In a previous blog, in a world before the coronavirus hit Europe, we noted the social elections that Belgian employers have to organise in 2020 [here] for the appointment of employee representatives to the Works Council and Health & Safety Committee. Being a representative of that sort (and also being a candidate for that role) gives wide-ranging protections against detriment and dismissal. As a consequence, with the social elections comes a Belgian peculiarity, the “occult period”. This is a period of 65 days, ending ultimately on 30 March, over which employees can stand as candidates in those elections but before the candidate list is communicated to the employer. It is therefore unaware who has that protection and who doesn’t. Practical consequence: all terminations are put on hold until April.
Because of the Covid-19 crisis however, the social elections have been postponed, probably until the second half of November at the earliest. Mercifully the occult period has not been extended. To avoid operational paralysis and a legal limbo regarding terminations for so many months, unions and employers’ representatives have come to the following agreement:
- The employees on the candidate lists which were communicated to management at the end of March are protected against dismissal, as well as the current employee representatives and substitutes.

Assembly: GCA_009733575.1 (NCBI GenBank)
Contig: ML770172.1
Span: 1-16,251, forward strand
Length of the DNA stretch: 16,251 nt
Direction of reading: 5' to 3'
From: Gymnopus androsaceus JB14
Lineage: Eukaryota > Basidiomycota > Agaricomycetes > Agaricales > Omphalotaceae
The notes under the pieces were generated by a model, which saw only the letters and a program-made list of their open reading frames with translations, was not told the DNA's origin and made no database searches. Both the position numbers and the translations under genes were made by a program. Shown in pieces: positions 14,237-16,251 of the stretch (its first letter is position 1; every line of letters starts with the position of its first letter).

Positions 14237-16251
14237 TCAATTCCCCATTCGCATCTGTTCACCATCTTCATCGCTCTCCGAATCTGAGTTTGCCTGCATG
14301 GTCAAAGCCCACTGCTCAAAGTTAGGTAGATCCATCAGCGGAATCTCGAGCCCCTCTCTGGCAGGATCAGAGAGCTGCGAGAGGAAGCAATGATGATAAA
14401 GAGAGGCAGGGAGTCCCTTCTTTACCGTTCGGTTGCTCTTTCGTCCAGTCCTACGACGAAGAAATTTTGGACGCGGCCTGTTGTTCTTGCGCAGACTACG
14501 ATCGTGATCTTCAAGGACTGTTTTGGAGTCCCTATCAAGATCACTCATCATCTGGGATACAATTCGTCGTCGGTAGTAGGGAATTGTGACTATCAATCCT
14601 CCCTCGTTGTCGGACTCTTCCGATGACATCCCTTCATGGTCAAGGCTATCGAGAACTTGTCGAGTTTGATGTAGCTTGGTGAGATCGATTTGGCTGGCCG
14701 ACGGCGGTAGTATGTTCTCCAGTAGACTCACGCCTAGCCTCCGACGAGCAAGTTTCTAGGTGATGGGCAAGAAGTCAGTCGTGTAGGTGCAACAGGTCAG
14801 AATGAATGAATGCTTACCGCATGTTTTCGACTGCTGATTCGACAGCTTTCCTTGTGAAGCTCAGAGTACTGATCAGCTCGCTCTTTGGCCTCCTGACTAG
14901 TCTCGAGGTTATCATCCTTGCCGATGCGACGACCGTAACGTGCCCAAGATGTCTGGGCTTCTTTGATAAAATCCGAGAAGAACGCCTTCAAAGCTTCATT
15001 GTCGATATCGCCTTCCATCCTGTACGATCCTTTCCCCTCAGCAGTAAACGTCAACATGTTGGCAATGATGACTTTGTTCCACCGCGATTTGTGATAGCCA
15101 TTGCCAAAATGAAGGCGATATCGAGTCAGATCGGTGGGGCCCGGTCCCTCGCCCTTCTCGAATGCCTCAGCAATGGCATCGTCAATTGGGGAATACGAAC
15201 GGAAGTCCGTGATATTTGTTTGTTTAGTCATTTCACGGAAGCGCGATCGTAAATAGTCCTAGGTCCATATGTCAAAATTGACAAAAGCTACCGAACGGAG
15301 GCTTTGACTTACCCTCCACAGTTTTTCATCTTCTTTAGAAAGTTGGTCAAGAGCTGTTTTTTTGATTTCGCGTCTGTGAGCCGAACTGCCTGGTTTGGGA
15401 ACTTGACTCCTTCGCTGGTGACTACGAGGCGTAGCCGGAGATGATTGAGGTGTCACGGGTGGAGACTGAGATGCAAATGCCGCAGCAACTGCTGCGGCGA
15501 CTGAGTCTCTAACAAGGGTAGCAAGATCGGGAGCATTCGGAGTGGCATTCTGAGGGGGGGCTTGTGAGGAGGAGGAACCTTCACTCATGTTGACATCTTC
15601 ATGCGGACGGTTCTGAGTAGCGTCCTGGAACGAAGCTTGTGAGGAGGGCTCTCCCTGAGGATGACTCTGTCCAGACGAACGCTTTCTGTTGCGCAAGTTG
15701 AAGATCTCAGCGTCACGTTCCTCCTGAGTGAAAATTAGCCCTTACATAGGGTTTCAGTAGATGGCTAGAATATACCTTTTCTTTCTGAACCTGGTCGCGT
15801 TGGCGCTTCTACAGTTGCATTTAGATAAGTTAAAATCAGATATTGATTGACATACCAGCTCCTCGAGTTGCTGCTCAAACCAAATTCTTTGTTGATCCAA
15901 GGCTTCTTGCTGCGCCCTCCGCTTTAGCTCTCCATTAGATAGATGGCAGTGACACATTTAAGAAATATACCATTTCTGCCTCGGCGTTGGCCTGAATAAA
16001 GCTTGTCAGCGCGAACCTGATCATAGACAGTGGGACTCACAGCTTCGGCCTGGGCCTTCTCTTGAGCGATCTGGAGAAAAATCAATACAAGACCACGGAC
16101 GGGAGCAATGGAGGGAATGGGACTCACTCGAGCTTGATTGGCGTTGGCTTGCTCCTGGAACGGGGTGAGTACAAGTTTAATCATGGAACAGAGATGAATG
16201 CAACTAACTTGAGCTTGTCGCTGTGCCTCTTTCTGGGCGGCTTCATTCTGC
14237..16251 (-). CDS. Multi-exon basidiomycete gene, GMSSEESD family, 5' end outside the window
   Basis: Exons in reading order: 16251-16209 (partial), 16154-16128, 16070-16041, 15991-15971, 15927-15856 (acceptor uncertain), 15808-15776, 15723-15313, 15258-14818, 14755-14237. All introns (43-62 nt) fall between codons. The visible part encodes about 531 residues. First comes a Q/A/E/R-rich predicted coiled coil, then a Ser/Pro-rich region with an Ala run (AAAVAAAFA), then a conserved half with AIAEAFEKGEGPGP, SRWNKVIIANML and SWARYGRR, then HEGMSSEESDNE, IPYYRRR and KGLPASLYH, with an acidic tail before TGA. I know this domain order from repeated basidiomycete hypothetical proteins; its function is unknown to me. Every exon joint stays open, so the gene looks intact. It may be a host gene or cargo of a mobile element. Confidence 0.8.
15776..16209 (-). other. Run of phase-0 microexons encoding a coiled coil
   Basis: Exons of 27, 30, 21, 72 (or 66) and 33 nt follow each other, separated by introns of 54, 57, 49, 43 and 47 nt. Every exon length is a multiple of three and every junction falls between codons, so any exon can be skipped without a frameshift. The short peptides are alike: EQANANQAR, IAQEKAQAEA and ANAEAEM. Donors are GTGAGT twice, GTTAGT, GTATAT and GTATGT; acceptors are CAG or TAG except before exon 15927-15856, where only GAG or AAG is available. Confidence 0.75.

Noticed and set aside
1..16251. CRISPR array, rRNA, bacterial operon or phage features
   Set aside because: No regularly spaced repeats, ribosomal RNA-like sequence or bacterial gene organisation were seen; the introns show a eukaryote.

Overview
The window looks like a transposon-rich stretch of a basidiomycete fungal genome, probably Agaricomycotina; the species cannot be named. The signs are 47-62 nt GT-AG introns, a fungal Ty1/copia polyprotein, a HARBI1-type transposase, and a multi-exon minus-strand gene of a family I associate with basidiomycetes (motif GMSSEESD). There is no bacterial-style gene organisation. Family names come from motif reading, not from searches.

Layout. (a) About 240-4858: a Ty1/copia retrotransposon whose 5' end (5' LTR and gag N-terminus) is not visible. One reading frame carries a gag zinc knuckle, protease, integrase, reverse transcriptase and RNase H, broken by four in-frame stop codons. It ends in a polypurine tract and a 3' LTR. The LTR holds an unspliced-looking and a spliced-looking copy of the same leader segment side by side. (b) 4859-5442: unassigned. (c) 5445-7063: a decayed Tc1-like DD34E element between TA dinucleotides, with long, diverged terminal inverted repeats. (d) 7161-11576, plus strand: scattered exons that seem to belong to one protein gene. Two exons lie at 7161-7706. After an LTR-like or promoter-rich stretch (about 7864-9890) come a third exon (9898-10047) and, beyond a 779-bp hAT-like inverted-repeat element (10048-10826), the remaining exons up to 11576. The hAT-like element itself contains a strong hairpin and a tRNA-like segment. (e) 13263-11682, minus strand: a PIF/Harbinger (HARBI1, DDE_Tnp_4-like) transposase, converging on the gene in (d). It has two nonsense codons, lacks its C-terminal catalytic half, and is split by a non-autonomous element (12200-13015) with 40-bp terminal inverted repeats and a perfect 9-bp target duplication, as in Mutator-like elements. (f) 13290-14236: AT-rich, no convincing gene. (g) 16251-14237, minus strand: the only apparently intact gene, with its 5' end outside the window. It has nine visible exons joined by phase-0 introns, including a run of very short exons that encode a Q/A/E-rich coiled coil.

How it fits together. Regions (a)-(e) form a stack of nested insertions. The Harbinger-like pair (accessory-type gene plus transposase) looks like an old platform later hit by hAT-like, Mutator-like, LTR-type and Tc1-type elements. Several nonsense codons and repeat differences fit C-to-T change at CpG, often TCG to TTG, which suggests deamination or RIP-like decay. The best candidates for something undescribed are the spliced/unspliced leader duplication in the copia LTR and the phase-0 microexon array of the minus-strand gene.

- Employees not on these lists will not be protected at this stage but may become so later if they decide to stand for election in place of any on the March candidate list leave the company or withdraw their candidacy in the meantime. This will be effected by a new mini occult period will start earliest in August (but could be later, depending on the date of the elections). For the following 36 days, any new candidates proposed to replace them will also benefit from those protections.
But in summary, for now, the uncertainty of the occult period has lifted.
Unfortunately, the Covid-19 crisis also begs other questions about termination. The one most frequently asked these days is whether companies relying on temporary unemployment (the Belgian furlough) will be prohibited from dismissing in the months to come. The answer is no, they will not. Although the specifics may have changed to adapt to Covid-19 situation, the regime of temporary unemployment has been in place for generations in Belgium. Unlike our neighbouring countries, applying the regime does not come with a ban on redundancy terminations or an obligation to refund allowances if such dismissals do occur.
Another question we receive frequently is whether the current climate would allow bosses to terminate employment contracts for force majeure or in other ways reduce the cost of termination. A contract may be terminated for force majeure if the circumstances make it definitively impossible to perform the work, not just harder or more expensive. In most cases, however, the Covid-19 measures will only temporarily make the performance of the contract impossible, and termination for force majeure will therefore not be allowed. If the employment is terminated anyway, the employee will be entitled to the regular notice or severance payment. The current economic circumstances will not reduce these entitlements.